December 02, 2013
Investigators from several nations and airframer Embraer have converged on the Bwabato National Park in northeastern Namibia to gather clues as to why a LAM Mozambique Airlines Embraer 190 en route from Luanda to Maputo with 27 passengers and six crew members crashed on Nov. 29.
The crash site is approximately at the half-way point along the 1,730 nm route between Luanda and Maputo. There were no survivors.
The fly-by-wire General Electric CF34-10-powered aircraft was delivered new from Embraer in November 2012 and had accumulated 2,905 hr. on the airframe.
According to the airline, the E-190, registration C9-EMC, had undergone an engine and airframe maintenance check the day before the accident. “This was a routine maintenance inspection carried out every 14 days or every 120 flight hours (whichever comes first),” says LAM in a press release.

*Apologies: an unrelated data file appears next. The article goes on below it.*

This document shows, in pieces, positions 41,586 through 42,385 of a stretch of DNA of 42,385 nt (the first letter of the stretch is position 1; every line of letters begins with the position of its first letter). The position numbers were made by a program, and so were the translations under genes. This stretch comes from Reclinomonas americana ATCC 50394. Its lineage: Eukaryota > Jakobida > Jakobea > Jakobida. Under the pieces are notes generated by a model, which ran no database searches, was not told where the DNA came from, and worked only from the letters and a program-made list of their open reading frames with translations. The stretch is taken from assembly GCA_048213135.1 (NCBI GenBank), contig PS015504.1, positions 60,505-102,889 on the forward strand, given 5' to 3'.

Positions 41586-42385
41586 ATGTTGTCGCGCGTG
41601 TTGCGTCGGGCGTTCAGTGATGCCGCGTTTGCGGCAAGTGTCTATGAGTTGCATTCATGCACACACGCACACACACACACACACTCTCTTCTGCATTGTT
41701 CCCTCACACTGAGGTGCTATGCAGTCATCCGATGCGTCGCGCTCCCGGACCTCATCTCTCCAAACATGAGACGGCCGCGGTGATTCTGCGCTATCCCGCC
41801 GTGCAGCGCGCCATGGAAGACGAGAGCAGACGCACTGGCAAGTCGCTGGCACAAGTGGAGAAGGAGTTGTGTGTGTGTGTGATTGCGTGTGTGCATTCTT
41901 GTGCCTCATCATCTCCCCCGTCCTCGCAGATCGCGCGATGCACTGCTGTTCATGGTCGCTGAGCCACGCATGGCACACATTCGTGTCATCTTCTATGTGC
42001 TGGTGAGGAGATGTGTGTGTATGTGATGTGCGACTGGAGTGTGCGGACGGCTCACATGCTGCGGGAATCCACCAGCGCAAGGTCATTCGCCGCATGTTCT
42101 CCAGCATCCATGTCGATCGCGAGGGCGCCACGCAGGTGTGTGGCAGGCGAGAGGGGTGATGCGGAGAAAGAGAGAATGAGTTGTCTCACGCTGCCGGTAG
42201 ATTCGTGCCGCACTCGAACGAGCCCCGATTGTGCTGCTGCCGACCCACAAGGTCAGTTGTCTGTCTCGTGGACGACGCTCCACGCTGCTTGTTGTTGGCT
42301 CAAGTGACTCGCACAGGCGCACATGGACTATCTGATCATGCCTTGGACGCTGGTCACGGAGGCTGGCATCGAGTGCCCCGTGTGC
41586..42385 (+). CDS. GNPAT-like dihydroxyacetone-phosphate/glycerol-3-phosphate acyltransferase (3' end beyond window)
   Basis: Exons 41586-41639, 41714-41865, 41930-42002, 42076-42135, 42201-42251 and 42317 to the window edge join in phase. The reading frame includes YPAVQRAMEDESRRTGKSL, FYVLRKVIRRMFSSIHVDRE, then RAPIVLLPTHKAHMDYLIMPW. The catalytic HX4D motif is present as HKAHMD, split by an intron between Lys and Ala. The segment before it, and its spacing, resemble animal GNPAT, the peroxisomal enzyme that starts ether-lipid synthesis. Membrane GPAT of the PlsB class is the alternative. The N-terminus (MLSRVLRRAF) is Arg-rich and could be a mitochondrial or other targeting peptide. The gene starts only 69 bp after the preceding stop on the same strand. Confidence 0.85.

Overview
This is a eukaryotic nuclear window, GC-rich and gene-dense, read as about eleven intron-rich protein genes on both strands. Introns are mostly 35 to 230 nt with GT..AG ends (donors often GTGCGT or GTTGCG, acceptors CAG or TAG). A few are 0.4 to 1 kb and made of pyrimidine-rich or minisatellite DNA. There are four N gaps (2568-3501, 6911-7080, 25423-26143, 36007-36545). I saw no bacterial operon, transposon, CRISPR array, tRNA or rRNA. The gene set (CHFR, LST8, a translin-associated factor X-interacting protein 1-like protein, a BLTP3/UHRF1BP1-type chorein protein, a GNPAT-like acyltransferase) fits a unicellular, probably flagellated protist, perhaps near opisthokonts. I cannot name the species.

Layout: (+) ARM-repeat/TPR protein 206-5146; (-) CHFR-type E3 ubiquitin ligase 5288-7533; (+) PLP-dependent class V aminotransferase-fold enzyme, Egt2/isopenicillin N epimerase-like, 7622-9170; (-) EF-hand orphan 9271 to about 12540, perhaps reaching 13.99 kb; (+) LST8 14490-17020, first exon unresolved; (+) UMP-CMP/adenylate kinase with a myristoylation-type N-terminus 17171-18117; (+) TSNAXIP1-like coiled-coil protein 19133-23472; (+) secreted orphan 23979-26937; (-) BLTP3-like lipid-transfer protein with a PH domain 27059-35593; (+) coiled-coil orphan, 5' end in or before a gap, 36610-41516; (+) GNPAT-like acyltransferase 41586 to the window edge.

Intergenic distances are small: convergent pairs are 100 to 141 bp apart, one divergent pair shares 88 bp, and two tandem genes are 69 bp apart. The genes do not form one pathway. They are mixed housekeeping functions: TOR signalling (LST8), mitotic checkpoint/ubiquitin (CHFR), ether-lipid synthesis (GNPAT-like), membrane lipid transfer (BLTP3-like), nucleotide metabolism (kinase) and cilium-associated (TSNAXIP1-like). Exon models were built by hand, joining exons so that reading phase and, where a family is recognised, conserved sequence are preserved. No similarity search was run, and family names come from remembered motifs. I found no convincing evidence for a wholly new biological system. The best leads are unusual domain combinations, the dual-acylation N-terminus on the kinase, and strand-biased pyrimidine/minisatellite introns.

LAM also released information on the captain and first officer, noting that the captain had accumulated 2,520 hr. piloting an E-190, about half of which was logged as captain. The first officer had 1,418 hr. in total, with 108 hr. in the E-190.
Local news reports stated that the cockpit voice recorders and flight data recorders have been found.
LAM says 19 of the passengers were from Mozambique and Angola. The other eight were from Portugal, France, China and Brazil.